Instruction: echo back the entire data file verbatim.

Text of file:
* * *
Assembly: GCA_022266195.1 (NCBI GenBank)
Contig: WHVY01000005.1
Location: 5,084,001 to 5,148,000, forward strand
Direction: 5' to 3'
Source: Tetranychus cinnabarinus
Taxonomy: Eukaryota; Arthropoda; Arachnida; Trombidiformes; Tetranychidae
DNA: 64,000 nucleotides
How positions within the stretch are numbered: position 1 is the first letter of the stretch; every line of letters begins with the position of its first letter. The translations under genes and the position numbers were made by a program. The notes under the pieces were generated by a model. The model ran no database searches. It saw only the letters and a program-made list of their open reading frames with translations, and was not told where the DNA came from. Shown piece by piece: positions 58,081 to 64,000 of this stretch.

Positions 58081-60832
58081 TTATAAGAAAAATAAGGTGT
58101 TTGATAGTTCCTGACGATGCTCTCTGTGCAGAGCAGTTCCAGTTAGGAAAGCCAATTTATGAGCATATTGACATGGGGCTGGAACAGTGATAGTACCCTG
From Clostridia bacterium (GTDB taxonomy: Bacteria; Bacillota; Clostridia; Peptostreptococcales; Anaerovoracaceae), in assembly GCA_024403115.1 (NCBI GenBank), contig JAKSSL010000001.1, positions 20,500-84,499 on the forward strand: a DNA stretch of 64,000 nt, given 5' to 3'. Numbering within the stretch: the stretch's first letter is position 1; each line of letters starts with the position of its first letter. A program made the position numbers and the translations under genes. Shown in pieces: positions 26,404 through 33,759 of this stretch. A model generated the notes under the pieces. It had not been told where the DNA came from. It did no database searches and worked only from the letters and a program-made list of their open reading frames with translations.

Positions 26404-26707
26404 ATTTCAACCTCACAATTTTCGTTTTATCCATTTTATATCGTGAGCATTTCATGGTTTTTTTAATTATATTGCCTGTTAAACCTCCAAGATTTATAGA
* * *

Assembly: GCA_022266195.1 (NCBI GenBank)
Contig: WHVY01000005.1
Location: 5,084,001 to 5,148,000, forward strand
Direction: 5' to 3'
Source: Tetranychus cinnabarinus
Taxonomy: Eukaryota; Arthropoda; Arachnida; Trombidiformes; Tetranychidae
DNA: 64,000 nucleotides
How positions within the stretch are numbered: position 1 is the first letter of the stretch; every line of letters begins with the position of its first letter. The translations under genes and the position numbers were made by a program. The notes under the pieces were generated by a model. The model ran no database searches. It saw only the letters and a program-made list of their open reading frames with translations, and was not told where the DNA came from. Shown piece by piece: positions 58,081 to 64,000 of this stretch.

Positions 58081-60832
58081 TTATAAGAAAAATAAGGTGT
58101 TTGATAGTTCCTGACGATGCTCTCTGTGCAGAGCAGTTCCAGTTAGGAAAGCCAATTTATGAGCATATTGACATGGGGCTGGAACAGTGATAGTACCCTG
From Clostridia bacterium (GTDB taxonomy: Bacteria; Bacillota; Clostridia; Peptostreptococcales; Anaerovoracaceae), in assembly GCA_024403115.1 (NCBI GenBank), contig JAKSSL010000001.1, positions 20,500-84,499 on the forward strand: a DNA stretch of 64,000 nt, given 5' to 3'. Numbering within the stretch: the stretch's first letter is position 1; each line of letters starts with the position of its first letter. A program made the position numbers and the translations under genes. Shown in pieces: positions 26,404 through 33,759 of this stretch. A model generated the notes under the pieces. It had not been told where the DNA came from. It did no database searches and worked only from the letters and a program-made list of their open reading frames with translations.

Positions 26404-26707
26404 ATTTCAACCTCACAATTTTCGTTTTATCCATTTTATATCGTGAGCATTTCATGGTTTTTTTAATTATATTGCCTGTTAAACCTCCAAGATTTATAGA